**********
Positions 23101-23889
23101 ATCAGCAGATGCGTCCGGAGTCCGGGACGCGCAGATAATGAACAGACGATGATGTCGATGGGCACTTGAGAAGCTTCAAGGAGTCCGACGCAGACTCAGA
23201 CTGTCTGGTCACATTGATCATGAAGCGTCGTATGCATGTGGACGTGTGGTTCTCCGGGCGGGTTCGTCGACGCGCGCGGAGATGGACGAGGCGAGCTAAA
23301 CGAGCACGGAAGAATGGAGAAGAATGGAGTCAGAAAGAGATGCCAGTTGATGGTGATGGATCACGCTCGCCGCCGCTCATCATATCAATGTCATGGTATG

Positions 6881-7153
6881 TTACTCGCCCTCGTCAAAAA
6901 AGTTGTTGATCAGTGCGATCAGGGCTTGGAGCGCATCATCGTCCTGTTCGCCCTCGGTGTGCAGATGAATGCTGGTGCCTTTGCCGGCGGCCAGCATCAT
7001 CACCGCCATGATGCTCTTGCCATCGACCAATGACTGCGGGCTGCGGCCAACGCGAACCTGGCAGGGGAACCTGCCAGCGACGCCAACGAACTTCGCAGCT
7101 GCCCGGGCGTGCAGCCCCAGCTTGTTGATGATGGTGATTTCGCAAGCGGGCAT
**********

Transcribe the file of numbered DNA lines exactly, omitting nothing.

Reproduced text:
Positions 23101-23889
23101 ATCAGCAGATGCGTCCGGAGTCCGGGACGCGCAGATAATGAACAGACGATGATGTCGATGGGCACTTGAGAAGCTTCAAGGAGTCCGACGCAGACTCAGA
23201 CTGTCTGGTCACATTGATCATGAAGCGTCGTATGCATGTGGACGTGTGGTTCTCCGGGCGGGTTCGTCGACGCGCGCGGAGATGGACGAGGCGAGCTAAA
23301 CGAGCACGGAAGAATGGAGAAGAATGGAGTCAGAAAGAGATGCCAGTTGATGGTGATGGATCACGCTCGCCGCCGCTCATCATATCAATGTCATGGTATG

Positions 6881-7153
6881 TTACTCGCCCTCGTCAAAAA
6901 AGTTGTTGATCAGTGCGATCAGGGCTTGGAGCGCATCATCGTCCTGTTCGCCCTCGGTGTGCAGATGAATGCTGGTGCCTTTGCCGGCGGCCAGCATCAT
7001 CACCGCCATGATGCTCTTGCCATCGACCAATGACTGCGGGCTGCGGCCAACGCGAACCTGGCAGGGGAACCTGCCAGCGACGCCAACGAACTTCGCAGCT
7101 GCCCGGGCGTGCAGCCCCAGCTTGTTGATGATGGTGATTTCGCAAGCGGGCAT